For the first time in a long time, Intel finds itself in a real battle with AMD in all sectors of the consumer sector, from economical processors to enthusiastic processors. Not to be outdone with the recent launch of Ryzen, Intel could prepare a new batch of Comet Lake chips, as it continues to pull out of its 14-nanometer node.
Admittedly, the world is waiting for Intel to make the blitz on the market with 10-nm processors, which should be in effect by the end of the year, but probably focused on mobile, with desktop chips 10nm coming in 2020. We will have to wait and see. Meanwhile, AMD has just crossed the grid with its range of 7nm Ryzen 3000 series.
In summary, the Intel 10nm node is roughly at par with the AMD 7nm node. In this respect, Intel may not be as late on the architecture as it appears. Nevertheless, AMD is running at full speed while Intel is pushing mainly silicon at 14 nm. The same goes for future Comet Lake processors, which are built on a revised 14nm +++ node. Here is an overview of the range supposed to have fled …
Assuming that the slide is legitimate (and that there are many clues, like ranking chips from slower to faster rather than reverse), Intel is preparing 13 new Core processors of the 10th generation. The range ends with a trio of 10-core / 20-thread processors, the fastest of which is the Core i9-10900KF at 105W (TDP). GHz single-core boost clock. It also contains 20 MB of L3 cache, as do the other two 10-core / 20-threaded components.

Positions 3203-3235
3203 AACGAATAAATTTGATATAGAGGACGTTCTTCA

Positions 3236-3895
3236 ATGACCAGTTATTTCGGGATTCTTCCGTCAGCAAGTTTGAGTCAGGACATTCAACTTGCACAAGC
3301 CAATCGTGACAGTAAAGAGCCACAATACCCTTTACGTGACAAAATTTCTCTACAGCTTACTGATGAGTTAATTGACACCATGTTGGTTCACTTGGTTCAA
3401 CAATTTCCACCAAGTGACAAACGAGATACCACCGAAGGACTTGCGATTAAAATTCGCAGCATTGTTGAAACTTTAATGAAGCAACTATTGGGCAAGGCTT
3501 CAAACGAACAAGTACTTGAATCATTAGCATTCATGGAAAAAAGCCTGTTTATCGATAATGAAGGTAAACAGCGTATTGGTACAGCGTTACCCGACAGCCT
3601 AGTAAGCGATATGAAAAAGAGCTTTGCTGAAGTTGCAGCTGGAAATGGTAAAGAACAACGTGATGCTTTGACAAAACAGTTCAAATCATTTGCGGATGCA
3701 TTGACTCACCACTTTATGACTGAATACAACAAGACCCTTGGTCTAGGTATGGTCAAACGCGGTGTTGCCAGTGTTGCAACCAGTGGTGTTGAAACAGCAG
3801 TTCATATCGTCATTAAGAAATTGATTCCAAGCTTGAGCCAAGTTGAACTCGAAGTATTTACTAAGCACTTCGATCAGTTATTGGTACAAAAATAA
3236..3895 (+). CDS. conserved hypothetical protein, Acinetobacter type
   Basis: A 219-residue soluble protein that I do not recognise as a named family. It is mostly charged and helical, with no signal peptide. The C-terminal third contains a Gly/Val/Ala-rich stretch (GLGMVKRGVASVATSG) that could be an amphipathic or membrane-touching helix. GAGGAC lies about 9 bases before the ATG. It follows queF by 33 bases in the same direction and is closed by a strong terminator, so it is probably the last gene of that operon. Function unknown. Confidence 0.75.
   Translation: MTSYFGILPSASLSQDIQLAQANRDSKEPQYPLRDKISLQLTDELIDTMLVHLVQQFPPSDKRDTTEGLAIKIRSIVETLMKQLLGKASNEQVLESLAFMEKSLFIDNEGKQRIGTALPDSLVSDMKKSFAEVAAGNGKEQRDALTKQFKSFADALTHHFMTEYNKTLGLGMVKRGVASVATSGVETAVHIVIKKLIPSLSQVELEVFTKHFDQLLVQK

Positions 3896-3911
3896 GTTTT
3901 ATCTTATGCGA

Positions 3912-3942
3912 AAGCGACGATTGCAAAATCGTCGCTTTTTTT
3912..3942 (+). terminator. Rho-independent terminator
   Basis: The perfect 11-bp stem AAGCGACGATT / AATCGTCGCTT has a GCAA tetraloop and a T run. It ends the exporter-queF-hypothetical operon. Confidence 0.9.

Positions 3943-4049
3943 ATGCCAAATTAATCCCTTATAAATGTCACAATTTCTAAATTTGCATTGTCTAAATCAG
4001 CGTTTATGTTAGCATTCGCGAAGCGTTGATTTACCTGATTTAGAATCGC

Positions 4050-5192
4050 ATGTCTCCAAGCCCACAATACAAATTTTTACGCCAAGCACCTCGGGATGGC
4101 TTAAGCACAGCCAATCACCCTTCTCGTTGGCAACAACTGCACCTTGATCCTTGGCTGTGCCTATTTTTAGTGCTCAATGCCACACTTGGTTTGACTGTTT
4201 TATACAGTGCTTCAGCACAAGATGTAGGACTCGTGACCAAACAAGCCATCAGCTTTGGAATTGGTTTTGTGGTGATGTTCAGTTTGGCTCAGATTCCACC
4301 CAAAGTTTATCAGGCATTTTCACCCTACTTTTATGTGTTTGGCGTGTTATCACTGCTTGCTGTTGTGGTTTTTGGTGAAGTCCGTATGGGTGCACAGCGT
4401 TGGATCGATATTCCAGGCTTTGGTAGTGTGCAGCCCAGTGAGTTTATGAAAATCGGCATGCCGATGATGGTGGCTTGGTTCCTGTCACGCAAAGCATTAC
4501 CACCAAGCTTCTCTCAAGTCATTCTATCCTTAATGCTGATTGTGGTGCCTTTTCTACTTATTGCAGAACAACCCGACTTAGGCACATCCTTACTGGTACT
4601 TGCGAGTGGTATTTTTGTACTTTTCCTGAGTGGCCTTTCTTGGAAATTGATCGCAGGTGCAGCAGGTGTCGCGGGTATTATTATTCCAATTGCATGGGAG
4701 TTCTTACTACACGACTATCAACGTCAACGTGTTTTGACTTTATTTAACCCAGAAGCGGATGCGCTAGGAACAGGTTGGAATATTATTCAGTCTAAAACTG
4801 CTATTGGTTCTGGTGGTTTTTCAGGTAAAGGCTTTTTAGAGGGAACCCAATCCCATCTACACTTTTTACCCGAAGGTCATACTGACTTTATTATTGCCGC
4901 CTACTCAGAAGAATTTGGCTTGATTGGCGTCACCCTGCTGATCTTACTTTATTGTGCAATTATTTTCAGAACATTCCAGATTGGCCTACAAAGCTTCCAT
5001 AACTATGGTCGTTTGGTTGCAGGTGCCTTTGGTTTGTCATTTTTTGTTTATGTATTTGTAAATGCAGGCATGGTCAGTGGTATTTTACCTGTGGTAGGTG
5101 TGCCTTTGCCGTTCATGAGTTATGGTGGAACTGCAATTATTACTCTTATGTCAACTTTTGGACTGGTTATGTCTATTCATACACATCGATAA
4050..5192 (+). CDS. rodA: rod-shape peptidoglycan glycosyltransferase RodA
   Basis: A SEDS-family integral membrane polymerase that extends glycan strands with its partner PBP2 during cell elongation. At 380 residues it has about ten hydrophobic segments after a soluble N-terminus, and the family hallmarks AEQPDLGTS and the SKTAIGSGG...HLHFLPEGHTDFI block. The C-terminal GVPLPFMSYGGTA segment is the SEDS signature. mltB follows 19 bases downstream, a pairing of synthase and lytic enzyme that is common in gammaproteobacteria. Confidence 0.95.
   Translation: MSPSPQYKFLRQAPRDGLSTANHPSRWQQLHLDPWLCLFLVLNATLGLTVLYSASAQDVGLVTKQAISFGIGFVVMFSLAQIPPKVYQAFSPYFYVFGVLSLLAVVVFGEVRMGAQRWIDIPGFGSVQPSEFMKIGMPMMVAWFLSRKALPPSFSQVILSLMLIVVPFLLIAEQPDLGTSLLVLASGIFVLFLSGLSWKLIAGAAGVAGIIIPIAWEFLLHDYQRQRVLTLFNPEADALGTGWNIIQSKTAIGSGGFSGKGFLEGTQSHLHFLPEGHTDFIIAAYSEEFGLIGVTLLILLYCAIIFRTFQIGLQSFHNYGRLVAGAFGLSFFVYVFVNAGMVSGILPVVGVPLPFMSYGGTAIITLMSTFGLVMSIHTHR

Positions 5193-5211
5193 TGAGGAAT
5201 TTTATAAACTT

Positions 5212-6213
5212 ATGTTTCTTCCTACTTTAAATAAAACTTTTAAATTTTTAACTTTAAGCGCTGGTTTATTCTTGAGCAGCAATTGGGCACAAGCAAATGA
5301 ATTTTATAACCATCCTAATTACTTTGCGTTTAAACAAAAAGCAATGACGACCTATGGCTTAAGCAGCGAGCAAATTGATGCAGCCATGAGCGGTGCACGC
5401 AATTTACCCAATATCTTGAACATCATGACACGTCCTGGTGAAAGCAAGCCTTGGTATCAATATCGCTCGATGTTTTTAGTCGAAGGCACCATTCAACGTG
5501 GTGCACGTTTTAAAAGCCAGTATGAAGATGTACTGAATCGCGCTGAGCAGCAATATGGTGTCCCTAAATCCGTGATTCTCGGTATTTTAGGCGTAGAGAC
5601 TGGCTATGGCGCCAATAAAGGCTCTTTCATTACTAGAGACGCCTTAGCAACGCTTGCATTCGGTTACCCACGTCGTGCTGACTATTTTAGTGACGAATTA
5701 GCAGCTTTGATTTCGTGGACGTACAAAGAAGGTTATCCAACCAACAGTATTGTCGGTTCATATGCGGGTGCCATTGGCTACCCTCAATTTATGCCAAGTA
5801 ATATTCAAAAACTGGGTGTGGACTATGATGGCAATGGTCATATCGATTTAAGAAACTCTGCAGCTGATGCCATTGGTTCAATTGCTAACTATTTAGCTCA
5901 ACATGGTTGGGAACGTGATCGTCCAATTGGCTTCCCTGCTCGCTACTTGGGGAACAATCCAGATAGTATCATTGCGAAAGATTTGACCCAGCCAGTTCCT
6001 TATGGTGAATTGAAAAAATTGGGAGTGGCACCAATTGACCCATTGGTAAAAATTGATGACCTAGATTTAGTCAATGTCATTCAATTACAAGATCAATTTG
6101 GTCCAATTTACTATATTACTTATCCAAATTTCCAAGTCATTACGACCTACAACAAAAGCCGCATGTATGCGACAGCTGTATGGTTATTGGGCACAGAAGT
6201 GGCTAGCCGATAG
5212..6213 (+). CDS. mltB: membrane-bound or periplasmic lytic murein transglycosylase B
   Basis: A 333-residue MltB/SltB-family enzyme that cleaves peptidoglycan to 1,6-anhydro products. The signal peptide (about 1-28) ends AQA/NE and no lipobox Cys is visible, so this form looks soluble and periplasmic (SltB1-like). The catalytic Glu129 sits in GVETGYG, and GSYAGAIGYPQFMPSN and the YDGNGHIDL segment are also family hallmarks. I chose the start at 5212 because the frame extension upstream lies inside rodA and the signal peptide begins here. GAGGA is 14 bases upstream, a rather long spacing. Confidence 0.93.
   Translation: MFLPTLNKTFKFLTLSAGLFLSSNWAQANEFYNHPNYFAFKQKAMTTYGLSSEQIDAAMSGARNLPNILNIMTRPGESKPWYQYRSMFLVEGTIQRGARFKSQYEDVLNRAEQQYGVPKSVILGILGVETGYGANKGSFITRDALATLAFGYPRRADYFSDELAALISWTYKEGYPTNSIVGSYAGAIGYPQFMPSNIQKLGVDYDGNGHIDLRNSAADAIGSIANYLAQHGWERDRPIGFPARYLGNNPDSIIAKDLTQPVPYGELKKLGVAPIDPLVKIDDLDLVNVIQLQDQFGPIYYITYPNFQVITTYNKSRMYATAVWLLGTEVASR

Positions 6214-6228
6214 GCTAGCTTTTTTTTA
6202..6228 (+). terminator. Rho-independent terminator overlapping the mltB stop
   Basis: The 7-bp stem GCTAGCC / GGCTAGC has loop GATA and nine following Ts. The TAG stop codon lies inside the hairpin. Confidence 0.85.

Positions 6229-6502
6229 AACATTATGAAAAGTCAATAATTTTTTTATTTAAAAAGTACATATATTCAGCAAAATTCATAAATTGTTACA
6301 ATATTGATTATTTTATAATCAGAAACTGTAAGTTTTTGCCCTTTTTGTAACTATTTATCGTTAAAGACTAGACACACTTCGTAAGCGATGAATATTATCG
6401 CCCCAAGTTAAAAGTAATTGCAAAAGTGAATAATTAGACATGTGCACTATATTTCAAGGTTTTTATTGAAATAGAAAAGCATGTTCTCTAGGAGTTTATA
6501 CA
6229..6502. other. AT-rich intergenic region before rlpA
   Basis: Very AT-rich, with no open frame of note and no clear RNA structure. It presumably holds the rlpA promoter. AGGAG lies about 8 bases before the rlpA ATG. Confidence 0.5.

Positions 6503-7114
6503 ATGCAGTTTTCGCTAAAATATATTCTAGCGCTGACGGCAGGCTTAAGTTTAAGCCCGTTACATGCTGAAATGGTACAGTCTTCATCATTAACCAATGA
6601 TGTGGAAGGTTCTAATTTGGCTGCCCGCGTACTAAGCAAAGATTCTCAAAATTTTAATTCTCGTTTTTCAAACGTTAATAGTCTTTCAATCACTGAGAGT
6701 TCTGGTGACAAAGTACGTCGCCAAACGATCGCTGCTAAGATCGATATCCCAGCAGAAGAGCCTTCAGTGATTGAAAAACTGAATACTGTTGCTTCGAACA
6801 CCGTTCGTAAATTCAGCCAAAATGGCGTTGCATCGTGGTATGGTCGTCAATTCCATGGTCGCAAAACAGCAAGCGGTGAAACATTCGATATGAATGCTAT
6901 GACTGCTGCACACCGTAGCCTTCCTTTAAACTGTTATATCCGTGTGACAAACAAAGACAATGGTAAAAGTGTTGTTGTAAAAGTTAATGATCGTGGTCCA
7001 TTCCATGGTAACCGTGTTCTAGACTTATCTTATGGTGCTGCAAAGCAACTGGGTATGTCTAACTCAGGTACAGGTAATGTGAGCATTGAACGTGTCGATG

According to the slide disclosed, the Core i9-10900KF will land at $ 499. This clearly places it in competition with the AMD Ryzen 9 3900X, a 12-core / 24-thread processor running between 3.8 and 4.6 GHz. It will be interesting to see if the faster clocks and other changes that may be present could put the Core i9 part above. In the current state of things, the Ryzen 9 3900X is a concentrate of multithreaded performance, and interchanges with Intel's latest silicon with single-threaded workloads (the Core i9-9900K is usually ahead of time by a small number of tasks).
The pricing from top to bottom is also interesting, since the entire range supports Hyper Threading. This includes the Core i3-10100, a 4-core / 8-threaded game with a 3.7 GHz base clock and a 4.4 GHz boost clock, priced at $ 129.
Although the specifications and prices look promising, the slide also indicates a new LGA1159 jack. This could indicate that the updated Comet Lake range requires a new motherboard. If this is the case, the timing is a bit odd, with 10nm parts a little further. Maybe the average user will probably mock it, but enthusiasts could scoff at investing in a new foundation for a new 14 nm version at the end of the match.
The performance per dollar is what really matters, and for that, we will have to wait to see how things move. That said, this slide seems suspicious to us, given its composition and dubious origin (the Twitter user who spotted it said it was from an "anonymous guy" of 5ch , without any tracking information). This does not mean that some model names and even specifications may prove true in the long run. But take this with a pile of giant salt.